Amidst a cacophony of global debates on various bioethical issues that have been From human beings defined as part of the ecosystem, we became human beings who (self-willingly) place themselves at the top of this stratification for decades, the ethical question of human relationship towards the environment is only just beginning to resonate loud enough to reach our local community. Prompted by such unsustainable negligence, by stepping away from blinding anthropocentric perspectives and by employing an interdisciplinary approach, we have begun an artistic-explorative process that re-examines the hybridity of the relationship between humans and the nature, within which we achieve our physical and spiritual realization.

We have chosen the city of Zagreb, treating it as a unified being whose anatomy – the sewage system – implies a mysterious and invisible world, a faithful reflection of its surface. The Student Centre of the University of Zagreb is an important element of Zagreb’s structure and, since 1957, symbolizes a sort of habitat for young intellectuals and other symbionts, while its sewage may be observed as a reflection of their well-being.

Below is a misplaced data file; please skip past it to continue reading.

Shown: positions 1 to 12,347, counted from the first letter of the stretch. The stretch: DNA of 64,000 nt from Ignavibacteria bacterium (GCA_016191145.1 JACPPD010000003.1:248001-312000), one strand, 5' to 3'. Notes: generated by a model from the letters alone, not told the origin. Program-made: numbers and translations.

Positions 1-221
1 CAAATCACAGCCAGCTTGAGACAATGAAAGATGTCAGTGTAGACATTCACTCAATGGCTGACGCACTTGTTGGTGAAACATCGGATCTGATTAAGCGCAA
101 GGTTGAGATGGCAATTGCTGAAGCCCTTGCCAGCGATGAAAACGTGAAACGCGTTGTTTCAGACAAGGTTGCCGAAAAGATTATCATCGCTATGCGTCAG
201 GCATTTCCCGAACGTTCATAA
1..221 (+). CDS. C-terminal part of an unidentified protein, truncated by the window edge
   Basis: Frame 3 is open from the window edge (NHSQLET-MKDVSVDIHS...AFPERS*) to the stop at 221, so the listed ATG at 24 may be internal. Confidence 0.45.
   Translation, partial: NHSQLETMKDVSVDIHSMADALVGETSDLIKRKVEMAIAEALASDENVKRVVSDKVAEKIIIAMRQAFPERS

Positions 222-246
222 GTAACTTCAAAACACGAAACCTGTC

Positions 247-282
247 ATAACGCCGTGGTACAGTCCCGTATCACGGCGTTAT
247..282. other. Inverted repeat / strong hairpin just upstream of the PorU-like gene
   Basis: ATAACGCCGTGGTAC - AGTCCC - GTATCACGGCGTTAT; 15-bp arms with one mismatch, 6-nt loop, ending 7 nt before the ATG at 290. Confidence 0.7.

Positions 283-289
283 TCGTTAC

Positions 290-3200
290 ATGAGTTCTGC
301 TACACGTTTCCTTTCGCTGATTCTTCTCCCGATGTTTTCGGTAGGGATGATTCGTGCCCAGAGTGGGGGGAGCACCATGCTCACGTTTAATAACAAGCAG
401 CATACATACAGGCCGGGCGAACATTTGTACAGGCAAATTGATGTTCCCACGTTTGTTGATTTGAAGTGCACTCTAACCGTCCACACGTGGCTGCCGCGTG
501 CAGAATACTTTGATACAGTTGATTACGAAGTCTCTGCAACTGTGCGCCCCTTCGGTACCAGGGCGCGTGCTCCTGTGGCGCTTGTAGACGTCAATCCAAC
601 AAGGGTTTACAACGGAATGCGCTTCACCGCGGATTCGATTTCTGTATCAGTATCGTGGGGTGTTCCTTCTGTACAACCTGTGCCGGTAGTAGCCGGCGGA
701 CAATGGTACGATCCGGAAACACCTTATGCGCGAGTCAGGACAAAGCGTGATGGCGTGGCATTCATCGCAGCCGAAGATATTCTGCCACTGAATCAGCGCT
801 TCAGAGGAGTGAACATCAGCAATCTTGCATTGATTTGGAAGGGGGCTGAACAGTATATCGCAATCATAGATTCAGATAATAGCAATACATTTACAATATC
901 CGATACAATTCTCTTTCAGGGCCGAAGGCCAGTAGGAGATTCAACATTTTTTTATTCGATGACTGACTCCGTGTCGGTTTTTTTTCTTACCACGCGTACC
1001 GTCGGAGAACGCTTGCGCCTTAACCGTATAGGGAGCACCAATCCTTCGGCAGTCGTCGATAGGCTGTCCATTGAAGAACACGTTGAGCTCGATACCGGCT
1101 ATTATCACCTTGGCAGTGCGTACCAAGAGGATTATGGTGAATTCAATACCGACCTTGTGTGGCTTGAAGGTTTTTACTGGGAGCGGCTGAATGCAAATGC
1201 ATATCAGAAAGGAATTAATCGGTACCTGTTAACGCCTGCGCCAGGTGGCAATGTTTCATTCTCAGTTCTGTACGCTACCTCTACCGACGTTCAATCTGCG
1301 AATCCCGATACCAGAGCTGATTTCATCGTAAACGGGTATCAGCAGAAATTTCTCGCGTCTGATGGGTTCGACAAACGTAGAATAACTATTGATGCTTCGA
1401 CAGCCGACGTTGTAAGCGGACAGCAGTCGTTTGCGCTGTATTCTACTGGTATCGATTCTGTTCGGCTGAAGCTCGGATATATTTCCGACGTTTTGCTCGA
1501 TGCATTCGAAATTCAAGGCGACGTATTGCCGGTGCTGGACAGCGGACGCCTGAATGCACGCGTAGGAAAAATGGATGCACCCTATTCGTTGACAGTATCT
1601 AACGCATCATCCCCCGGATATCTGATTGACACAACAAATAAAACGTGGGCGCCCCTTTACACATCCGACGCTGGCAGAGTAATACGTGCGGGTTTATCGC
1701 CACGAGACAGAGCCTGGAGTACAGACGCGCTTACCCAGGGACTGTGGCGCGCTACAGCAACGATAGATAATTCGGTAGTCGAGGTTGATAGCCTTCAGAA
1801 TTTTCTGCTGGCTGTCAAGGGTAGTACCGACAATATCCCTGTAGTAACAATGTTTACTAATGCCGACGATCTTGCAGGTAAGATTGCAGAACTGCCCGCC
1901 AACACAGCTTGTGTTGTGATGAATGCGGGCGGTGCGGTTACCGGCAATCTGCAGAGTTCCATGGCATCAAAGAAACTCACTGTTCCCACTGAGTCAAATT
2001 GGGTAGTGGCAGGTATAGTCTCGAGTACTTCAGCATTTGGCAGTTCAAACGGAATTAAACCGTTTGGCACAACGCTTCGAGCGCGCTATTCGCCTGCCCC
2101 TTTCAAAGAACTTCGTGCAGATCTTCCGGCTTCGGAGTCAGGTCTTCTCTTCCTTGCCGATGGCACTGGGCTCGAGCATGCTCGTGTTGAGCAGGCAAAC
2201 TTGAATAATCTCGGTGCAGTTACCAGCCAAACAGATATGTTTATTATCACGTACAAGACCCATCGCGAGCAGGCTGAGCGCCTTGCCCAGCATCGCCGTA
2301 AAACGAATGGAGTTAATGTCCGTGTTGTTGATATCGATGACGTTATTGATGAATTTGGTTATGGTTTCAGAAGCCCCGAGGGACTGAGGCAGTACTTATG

In the spirit of sustainable development and rational use of natural resources, we have examined the use of edible oil in Student Centre restaurants, as well as the habits and awareness of its “inhabitants,” we have studied the complex systems of city sewage and water supply, constantly encountering dead-end manholes and different types of errors along the way; from non-existent websites and broken links, unavailable or “non-existent” information, to bureaucratic sagas and the customary game of shifting responsibility to someone else.